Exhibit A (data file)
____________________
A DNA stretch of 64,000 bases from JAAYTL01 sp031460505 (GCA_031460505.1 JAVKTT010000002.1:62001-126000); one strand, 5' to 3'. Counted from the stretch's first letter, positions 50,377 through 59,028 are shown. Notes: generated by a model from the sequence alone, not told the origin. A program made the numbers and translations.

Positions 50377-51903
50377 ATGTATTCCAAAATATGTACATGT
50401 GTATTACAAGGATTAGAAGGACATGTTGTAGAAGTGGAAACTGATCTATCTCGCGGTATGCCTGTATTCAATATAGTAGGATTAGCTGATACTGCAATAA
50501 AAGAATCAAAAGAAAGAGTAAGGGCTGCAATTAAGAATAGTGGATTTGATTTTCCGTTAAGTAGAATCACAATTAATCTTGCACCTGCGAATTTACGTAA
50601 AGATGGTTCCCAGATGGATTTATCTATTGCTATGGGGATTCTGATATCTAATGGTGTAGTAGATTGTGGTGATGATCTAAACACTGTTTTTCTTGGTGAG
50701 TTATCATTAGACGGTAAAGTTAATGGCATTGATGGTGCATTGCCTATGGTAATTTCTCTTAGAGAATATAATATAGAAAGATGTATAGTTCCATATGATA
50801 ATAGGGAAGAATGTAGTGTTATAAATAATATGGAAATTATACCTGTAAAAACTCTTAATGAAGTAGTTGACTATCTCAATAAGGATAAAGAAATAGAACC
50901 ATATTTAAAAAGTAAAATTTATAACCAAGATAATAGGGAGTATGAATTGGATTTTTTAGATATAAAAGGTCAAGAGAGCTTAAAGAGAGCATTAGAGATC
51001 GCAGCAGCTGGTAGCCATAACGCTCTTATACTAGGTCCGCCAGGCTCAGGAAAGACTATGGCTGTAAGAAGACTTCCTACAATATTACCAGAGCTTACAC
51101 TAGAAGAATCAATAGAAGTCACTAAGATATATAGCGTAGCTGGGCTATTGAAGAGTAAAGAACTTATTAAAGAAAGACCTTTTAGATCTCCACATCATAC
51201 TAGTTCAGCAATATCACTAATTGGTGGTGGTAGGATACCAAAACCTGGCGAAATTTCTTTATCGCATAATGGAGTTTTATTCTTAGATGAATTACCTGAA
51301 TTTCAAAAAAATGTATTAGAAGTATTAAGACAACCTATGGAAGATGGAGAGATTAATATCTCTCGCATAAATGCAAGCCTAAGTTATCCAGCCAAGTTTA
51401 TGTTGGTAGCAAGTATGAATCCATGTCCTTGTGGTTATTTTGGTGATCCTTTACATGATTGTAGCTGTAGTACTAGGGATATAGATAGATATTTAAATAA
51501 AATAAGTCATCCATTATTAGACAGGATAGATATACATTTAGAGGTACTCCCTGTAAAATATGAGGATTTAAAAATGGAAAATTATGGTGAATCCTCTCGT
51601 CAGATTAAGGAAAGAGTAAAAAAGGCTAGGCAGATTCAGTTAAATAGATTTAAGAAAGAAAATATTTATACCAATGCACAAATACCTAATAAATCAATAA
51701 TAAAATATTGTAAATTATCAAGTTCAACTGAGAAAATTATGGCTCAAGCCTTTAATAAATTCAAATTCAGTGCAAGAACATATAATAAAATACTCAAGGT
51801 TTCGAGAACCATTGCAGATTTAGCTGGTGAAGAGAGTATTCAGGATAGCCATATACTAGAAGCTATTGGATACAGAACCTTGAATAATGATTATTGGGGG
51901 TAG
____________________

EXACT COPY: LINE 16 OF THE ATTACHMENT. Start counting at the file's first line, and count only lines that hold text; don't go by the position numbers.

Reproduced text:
51601 CAGATTAAGGAAAGAGTAAAAAAGGCTAGGCAGATTCAGTTAAATAGATTTAAGAAAGAAAATATTTATACCAATGCACAAATACCTAATAAATCAATAA